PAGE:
William D. Stiehl Sr., the judge in many of the metro-east’s most important federal trials, passed away Monday night. He was 90.
Stiehl died after a short illness, according to an announcement by U.S. District Court Chief Judge Michael Reagan. A family member confirmed his passing.
Reagan said, “Judge Stiehl was a consummate judge and public servant who treated everyone with dignity, respect and compassion.”
Stiehl, a Republican, was appointed to the U.S. District Court for the Southern District of Illinois, based at the East St. Louis courthouse, on May 14, 1986, by President Ronald Reagan.
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Born in Belleville, Stiehl was in the United States Navy as a lieutenant during World War II. He obtained his law degree after the war and then was recalled to duty during the Korean War, during which he was part of the United Nations team that negotiated the end to armed conflict. He was in private practice in Belleville from 1952 to 1986, including a stint as an assistant state’s attorney. He was a special assistant Illinois attorney general from 1970 to 1973.
U.S. District Judge David R. Herndon, who worked with Stiehl for 17 years, said Stiehl “was wonderful.”
“I enjoyed very much working with him,” Herndon said. “He was a great, great man, a great person to talk to.”
St. Louis attorney Tom Kennedy has argued cases before Stiehl on many occasions, but one that stands out for him is the case of Charles Baxter versus the city of Belleville.
Kennedy filed a lawsuit in 1989 on Baxter’s behalf, with Baxter claiming that his rights under the Fair Housing Act and the Fourteenth Amendment had been violated by the city of Belleville refusing to grant him a permit to open housing for people with HIV/AIDS.
“He wanted to open a hospice for (terminally ill) people with HIV/AIDS,” Kennedy said.
Kennedy recalled Stiehl’s personality.
“We went in front of Judge Stiehl, and no one would ever say he was a liberal. On his first day on the bench he went to a Boy Scout prayer marathon,” Kennedy said, chuckling.
Kennedy won the case for Baxter.
“This was at the height of the hysteria about HIV/AIDS. He was wonderful ... really wonderful,” Kennedy said.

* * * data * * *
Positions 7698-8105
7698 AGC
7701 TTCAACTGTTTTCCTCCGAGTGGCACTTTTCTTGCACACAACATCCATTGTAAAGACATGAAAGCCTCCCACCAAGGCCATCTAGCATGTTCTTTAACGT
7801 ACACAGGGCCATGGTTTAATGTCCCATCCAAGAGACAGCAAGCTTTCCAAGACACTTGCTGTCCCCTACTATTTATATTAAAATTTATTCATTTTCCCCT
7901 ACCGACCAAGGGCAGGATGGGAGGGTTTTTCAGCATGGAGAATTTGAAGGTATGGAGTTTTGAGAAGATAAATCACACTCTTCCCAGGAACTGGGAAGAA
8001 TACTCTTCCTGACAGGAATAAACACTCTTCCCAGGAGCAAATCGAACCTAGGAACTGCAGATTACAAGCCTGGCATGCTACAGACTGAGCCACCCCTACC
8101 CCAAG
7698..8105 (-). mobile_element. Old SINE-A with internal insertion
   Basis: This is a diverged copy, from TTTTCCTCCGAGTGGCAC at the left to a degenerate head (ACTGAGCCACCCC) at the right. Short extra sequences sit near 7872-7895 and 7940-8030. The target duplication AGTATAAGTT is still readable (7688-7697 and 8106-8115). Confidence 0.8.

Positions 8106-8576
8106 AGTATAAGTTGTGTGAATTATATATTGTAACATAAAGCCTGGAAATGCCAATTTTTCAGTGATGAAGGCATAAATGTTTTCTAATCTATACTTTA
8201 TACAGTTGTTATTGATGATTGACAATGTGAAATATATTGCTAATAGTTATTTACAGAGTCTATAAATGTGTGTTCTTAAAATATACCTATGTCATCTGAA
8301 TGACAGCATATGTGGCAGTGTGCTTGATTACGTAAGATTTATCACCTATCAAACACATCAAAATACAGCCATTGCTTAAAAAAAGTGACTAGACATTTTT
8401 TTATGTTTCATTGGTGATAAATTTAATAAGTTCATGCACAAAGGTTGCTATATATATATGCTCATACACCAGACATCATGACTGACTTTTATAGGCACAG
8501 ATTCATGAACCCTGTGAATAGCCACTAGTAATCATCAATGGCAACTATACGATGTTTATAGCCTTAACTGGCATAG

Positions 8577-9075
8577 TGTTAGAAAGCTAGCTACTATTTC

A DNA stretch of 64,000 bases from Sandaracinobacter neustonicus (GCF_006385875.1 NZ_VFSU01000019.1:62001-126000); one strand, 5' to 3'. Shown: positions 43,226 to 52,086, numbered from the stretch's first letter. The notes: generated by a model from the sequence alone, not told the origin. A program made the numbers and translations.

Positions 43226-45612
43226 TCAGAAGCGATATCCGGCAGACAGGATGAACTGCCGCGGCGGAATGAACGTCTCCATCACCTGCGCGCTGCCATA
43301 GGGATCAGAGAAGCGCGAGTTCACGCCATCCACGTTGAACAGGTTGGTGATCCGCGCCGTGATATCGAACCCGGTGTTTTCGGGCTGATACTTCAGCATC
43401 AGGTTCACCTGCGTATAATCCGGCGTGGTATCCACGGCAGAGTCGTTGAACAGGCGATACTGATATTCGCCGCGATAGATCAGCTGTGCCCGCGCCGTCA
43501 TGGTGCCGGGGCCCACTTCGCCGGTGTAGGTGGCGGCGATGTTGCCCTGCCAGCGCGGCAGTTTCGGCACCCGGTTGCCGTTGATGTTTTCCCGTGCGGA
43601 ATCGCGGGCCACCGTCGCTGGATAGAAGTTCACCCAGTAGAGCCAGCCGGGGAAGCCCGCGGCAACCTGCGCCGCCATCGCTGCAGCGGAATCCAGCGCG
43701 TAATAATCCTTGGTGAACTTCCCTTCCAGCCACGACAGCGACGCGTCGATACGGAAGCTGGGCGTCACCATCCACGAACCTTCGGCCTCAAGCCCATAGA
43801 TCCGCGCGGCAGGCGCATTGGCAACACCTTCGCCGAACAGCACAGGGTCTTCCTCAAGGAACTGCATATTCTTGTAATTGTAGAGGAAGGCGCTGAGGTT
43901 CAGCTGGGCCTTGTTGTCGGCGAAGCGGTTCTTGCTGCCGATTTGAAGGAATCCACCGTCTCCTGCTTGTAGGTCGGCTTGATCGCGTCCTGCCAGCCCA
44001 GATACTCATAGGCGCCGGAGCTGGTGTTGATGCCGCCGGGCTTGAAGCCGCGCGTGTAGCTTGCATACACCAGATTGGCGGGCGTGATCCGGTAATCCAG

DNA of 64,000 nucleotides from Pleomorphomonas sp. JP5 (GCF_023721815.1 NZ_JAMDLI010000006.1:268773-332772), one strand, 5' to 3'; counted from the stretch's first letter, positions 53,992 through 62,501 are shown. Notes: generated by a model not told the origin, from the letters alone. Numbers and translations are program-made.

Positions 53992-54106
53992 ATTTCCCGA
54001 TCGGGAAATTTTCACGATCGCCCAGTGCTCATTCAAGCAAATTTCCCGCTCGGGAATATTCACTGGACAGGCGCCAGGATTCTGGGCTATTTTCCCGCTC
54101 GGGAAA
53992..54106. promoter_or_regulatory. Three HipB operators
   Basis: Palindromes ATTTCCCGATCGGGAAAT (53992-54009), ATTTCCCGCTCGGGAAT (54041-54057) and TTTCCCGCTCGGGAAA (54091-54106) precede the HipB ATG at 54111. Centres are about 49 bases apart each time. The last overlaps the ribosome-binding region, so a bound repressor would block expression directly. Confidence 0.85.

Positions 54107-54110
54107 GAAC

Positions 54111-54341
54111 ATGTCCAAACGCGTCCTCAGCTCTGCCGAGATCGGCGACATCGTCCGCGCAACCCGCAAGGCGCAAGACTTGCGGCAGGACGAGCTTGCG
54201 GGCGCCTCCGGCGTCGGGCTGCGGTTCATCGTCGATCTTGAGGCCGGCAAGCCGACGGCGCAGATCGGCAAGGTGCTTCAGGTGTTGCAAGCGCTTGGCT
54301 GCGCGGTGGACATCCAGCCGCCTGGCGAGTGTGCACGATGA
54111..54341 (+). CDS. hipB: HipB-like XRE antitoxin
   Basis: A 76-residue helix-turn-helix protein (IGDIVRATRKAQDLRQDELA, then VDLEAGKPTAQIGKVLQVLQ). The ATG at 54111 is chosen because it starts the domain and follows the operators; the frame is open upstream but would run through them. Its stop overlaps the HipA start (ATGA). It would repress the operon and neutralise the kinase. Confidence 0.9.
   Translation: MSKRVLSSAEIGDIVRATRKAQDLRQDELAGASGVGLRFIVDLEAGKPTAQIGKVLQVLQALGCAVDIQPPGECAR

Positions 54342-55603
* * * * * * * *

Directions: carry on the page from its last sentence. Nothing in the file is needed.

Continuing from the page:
Stiehl found that “the public interest can best be served if discriminatory actions based on irrational fears, piecemeal information and pernicious mythologies are refrained.”
Julie Fix Meyer, Stiehl’s senior law clerk, started with Stiehl on Aug. 29, 1986, the day he started on the federal bench. She remained with him until he retired Jan. 31, 2014.
“The world is a little less bright today with the passing of Judge Stiehl. All of us who worked with him are very saddened,” Meyer said.
She added, “We lost a great man. He was wise — a quiet strength with the courage of his conviction. That conviction was, he always believed in doing the right thing, even when it wasn’t the popular thing.”
Stiehl was proud of what he was able to do to help the people of East St. Louis and Brooklyn through the Greater East St. Louis Community Fund that he started in 1991. Stiehl established the fund in a judgment against a criminal defendant who was found guilty of fraud. Originally the fund benefited only East St. Louis. But a year later, after another defendant was found guilty of fraud, the fund grew.
The defendants issued fraudulent bonds in East St. Louis.
Stiehl imposed a community service penalty of $7 million and established the Greater East St. Louis Community Fund, a nonprofit, apolitical fund. The fund looks for projects that involve a broad base of community organizations working together to yield a comprehensive approach to benefit East St. Louis residents. The fund focuses on projects that can be used as catalysts to create a broad, sustainable impact on East St. Louis and Brooklyn residents. The fund has provided many scholarships to youth from East St. Louis and Brooklyn — about $2 million worth.
Stiehl was a federal judge on the United States District Court for the Southern District of Illinois. He assumed senior status on November 30, 1996.
He had two children, Bill Stiehl Jr. and Susan Guthrie. Stiehl’s widow, Celese Stiehl, served as a state representative.
Funeral arrangements are pending.
Carolyn P. Smith: 618-239-2503